Coinciding, the central chapter of our series ‘Secrets in the Stones - Decoding Anglo-Saxon Art’ will be published here.
In previous chapters;
- We introduced the already growing consensus that migration-period art represents a visual language which we are only just beginning to decode (Introduction).
- James presented and explored a hypothesis that jewelled scabbard-bosses from Sutton Hoo and the Staffordshire Hoard might relate to Ptolemy’s Harmonics, introducing the possibility that such ‘barbarian art’ might actually encode an understanding of Classical learning. (Chapter 1: From Egypt to East Anglia: design in the Sutton Hoo scabbard bosses)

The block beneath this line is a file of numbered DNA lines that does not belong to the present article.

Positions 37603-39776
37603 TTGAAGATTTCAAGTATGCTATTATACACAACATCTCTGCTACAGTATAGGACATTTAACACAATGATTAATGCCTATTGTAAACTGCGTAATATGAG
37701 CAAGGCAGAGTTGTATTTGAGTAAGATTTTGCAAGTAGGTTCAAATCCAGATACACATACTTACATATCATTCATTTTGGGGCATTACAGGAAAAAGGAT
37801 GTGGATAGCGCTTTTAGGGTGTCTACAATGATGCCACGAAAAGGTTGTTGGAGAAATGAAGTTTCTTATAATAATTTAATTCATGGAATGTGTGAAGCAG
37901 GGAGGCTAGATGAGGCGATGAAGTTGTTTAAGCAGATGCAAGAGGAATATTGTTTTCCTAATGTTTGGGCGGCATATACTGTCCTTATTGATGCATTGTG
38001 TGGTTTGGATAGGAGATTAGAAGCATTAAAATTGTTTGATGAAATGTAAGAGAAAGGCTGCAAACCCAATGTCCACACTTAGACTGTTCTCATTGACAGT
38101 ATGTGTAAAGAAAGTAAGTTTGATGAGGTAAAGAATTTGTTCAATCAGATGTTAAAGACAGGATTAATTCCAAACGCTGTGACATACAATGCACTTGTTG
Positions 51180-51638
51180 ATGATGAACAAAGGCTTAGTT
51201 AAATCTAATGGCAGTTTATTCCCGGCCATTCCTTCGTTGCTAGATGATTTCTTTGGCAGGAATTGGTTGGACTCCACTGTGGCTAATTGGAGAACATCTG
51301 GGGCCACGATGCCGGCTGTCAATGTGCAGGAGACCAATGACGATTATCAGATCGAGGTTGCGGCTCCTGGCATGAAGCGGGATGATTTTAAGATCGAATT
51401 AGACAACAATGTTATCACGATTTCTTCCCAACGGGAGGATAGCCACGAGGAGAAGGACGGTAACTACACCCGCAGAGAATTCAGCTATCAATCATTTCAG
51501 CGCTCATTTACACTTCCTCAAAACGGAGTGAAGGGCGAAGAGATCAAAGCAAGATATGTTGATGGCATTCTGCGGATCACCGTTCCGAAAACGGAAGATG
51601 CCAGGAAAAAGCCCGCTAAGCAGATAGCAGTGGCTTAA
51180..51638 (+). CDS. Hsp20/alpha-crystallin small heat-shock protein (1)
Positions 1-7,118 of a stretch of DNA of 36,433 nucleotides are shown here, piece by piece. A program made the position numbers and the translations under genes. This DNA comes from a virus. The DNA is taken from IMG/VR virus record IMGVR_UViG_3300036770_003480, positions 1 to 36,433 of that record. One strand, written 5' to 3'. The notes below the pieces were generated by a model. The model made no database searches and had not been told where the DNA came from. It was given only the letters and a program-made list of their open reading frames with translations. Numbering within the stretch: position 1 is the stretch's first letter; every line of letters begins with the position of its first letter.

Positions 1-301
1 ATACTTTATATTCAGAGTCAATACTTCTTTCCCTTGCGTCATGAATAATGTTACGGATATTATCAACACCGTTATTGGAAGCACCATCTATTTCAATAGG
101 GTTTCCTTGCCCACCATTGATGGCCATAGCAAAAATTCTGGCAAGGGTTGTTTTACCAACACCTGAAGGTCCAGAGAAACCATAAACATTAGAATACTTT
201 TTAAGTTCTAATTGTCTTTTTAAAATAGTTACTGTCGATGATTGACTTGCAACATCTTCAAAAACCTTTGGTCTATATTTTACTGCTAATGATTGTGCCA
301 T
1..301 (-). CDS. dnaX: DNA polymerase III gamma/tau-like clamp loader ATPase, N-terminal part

- Æd explored an apparent, but previously little-discussed theme running through Anglo-Saxon art: their obsession with lozenge and tilted-square shapes, from the enigmatic 8th century ‘lozenge brooch’ to coins and manuscripts. (Chapter 2: Follow the Lozenges)
- In the most recent instalment Æd explored a representation of stately or sacred architecture in the Staffordshire Hoard, finding close correspondence to particular rare surviving examples of Anglo-Saxon stone architecture, and proposing that Hoard pommel cat 52 represented a vision of a lost early Anglo-Saxon shrine, baptistry or temple.(Chapter 3: Anglo Saxon Temple Discovered)
These chapters have been laying the foundations for what will be revealed soon, in:
- Secrets in the Stones- Decoding Anglo-Saxon Art. Chapter 4: The Garnet Code.